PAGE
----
How to Move Your Laundry Room to the Basement

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Designating some of the extra space of a basement as a laundry room affords the homeowner the opportunity to conceal the laundry area from the rest of the house and free up more of the main level's living space. Every laundry room needs proper plumbing and electricity; once these are installed, the laundry room can serve its purpose from the basement.

Things You'll Need

  • Tape measure
  • Washer
  • Electrician
  • Dryer
  • Plumber
  • Joint compound
  • Wide putty knife
  • Paint
  • Shelving
  • Storage cabinet
  • 2-by-4 wood studs, 20 or more
  • Insulation
  • Drywall
  • Paper tape
  • Chisel
  • Hammer

Setting Up the Laundry Area

  • Locate the main sewage line in the basement. If it has a standard access plug, a laundry drain line can be connected to it as an extension.

  • Hire a plumber to install the water and drain lines for the laundry. The plumber will help you determine the best location for the laundry area in the basement based on the most efficient location for the water and drainage lines. Also have the dryer vent installed through the basement wall.

  • Hire an electrician to install the electrical outlets for the washer and the dryer. If the area already has a standard 110-volt outlet, this will be sufficient for the washing machine. Install a 220-volt outlet to carry the power needs of the dryer.

  • Repair and paint the walls after the installation. Fill in any holes made in the walls from the plumbing and electrical installations with joint compound. Once the compound is dry, paint the laundry area walls.

  • Install the washer and dryer. Connect the water lines to the washer and insert the drain hose into the laundry drain pipe. Hook up the electrical plugs for the washer and dryer to their outlets. Start the units to test that they are in good working order.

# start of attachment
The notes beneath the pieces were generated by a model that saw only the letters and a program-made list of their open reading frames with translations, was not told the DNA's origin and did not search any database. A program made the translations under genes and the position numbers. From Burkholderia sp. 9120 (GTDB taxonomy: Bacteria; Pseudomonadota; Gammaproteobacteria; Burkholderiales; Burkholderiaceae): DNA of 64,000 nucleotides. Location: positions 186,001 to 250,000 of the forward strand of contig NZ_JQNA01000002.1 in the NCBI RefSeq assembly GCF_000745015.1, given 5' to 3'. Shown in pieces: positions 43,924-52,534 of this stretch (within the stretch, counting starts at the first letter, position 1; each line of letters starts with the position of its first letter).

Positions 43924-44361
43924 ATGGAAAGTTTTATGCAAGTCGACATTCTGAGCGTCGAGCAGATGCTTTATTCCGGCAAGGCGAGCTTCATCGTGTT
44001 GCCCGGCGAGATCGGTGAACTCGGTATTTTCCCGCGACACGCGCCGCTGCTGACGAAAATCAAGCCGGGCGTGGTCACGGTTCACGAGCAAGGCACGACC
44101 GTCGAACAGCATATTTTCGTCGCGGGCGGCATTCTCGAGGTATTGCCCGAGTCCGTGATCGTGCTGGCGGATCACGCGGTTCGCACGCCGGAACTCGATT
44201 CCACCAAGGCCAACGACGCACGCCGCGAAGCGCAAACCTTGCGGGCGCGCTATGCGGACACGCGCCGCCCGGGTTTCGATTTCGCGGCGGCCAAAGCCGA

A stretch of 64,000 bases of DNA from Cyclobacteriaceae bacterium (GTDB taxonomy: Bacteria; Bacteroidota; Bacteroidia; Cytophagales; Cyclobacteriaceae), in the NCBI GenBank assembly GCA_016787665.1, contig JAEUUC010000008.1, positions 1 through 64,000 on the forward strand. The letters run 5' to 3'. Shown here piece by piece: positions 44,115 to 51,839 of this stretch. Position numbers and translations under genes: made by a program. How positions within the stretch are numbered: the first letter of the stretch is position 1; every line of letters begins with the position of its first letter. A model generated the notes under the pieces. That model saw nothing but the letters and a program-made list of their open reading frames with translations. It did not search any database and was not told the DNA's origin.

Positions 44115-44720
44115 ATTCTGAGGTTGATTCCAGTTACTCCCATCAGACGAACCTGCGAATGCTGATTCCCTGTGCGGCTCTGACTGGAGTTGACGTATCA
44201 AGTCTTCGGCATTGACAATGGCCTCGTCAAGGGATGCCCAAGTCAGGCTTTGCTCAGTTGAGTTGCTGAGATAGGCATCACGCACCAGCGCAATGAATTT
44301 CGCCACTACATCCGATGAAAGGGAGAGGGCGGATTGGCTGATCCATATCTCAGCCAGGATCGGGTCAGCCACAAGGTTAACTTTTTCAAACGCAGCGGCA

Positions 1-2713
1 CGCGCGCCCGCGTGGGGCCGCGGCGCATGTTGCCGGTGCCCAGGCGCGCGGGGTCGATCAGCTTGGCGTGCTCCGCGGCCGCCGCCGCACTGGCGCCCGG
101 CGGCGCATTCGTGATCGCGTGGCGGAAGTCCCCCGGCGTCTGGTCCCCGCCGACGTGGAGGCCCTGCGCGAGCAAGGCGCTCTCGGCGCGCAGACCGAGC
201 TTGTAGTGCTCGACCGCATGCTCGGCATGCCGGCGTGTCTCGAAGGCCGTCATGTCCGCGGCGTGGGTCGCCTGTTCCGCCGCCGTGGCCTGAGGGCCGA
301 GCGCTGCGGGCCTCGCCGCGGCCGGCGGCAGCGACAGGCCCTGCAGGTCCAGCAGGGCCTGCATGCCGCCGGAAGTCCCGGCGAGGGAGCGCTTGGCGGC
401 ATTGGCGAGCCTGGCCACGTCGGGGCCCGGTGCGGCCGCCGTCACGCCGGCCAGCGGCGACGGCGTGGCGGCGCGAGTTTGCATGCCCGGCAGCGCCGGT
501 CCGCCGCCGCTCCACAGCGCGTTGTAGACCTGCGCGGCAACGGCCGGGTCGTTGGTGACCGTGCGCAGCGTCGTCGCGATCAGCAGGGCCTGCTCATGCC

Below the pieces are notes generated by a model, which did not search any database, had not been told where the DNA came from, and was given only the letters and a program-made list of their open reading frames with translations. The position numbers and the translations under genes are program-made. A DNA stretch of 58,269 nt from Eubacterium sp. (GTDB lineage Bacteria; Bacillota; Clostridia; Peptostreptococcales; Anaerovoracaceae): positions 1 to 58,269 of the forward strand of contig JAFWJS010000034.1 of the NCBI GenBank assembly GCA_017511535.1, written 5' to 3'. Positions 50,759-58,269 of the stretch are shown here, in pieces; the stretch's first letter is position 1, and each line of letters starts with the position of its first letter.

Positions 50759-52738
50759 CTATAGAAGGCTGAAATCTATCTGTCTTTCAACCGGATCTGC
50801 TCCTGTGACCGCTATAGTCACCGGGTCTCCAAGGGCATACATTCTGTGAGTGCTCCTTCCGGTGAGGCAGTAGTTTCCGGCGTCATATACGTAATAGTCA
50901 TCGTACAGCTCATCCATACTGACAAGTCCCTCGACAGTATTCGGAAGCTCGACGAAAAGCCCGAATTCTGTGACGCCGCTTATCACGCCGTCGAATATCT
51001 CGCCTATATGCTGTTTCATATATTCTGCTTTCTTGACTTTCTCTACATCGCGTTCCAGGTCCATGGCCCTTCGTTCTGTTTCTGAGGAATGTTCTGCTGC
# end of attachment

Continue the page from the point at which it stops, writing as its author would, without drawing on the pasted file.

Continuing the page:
• Install shelves and cabinetry in the laundry area to add storage and convenience to the space. Install shelves above or next to the washer and dryer to hold laundry supplies and hanging rods to hang clothes. Cabinets help conceal laundry room items, and floor cabinetry lends a bonus work surface for folding clean clothes.

Closing in the Laundry Room

  • Determine the floor size of your basement laundry room. This solution will make the laundry area its own room, separate from the rest of the basement.

  • Frame out the laundry area with metal tracking and 2-by-4 wood studs. Space the wood studs every 12 to 16 inches, reinforcing the corner turns with four studs.

  • Plan the location of the door. Measure the door's size and add an extra 2 1/2 inches to the width and height opening of the door for the door framing and for a gap between the floor and the door.

  • Insulate and cover the wall with drywall. The insulation will help regulate the heat from the laundry room and deafen the sound of the machines when they are on. Fill in the seams with paper tape and joint compound.

  • Hang the door. Use a chisel and a hammer to notch out the location of the door hinges, and notch out the framing at the level of the door knob for the strike plate.

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References

  • Photo Credit dirty laundry image by jedphoto from Fotolia.com
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